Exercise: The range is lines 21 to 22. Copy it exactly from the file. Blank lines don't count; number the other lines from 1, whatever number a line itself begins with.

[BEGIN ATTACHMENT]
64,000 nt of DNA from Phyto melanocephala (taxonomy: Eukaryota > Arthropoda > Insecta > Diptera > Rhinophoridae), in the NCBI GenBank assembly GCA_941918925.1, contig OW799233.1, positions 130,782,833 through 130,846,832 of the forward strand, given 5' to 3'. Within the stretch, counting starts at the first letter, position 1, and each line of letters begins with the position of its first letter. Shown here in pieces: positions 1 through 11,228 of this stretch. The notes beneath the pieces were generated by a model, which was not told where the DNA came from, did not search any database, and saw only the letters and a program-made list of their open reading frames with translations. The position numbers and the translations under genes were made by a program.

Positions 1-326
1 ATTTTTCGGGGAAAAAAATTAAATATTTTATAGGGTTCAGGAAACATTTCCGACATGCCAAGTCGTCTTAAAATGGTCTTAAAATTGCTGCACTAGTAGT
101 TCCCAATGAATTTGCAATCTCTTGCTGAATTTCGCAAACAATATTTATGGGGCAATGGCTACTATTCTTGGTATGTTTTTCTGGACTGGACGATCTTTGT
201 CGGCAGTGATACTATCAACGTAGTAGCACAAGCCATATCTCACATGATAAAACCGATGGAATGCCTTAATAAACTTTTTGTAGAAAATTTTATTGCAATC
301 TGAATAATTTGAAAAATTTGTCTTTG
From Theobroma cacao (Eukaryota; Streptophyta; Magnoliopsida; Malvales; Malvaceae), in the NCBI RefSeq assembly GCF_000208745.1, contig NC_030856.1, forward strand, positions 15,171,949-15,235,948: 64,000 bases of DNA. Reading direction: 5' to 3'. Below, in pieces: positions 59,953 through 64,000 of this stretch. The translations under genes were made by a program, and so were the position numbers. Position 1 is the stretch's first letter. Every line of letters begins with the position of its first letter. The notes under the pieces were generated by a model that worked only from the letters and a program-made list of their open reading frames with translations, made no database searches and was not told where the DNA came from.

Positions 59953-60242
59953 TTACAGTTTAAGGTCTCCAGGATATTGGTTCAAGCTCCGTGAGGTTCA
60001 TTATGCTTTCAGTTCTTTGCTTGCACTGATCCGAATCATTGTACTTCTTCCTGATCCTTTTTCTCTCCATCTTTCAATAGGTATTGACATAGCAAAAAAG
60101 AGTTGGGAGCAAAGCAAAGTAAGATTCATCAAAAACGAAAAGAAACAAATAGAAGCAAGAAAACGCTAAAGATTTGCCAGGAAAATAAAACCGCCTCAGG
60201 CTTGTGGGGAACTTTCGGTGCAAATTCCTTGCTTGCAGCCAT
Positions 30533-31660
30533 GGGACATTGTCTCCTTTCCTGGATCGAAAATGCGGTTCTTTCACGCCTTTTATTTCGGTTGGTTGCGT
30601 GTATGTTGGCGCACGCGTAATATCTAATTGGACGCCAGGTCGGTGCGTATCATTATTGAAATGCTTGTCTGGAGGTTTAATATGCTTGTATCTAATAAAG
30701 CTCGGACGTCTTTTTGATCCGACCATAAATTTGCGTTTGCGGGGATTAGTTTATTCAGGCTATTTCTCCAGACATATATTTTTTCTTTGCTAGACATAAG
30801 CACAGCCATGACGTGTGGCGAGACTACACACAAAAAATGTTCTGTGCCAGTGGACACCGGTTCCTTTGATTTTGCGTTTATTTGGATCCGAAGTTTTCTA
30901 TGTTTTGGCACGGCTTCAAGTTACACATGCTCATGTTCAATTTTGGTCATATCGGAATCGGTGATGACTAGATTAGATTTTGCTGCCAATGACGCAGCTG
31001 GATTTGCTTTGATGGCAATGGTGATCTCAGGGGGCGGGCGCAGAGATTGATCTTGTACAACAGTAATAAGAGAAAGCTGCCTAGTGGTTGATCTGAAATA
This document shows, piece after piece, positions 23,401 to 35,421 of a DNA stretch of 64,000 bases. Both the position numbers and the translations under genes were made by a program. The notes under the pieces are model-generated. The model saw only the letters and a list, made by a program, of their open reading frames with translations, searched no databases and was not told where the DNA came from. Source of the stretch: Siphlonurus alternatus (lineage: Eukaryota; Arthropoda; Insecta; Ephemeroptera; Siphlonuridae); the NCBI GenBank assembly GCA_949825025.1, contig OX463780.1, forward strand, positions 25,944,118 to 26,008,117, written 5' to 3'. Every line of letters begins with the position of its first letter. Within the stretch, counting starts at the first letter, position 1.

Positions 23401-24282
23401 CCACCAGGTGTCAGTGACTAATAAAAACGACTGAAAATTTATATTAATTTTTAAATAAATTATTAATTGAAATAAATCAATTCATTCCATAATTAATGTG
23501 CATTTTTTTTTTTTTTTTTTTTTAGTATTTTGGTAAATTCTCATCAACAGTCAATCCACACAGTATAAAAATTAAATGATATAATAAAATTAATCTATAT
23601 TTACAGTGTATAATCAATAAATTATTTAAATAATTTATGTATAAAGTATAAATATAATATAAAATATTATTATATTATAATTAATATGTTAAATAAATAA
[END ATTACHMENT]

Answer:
Positions 23401-24282
23401 CCACCAGGTGTCAGTGACTAATAAAAACGACTGAAAATTTATATTAATTTTTAAATAAATTATTAATTGAAATAAATCAATTCATTCCATAATTAATGTG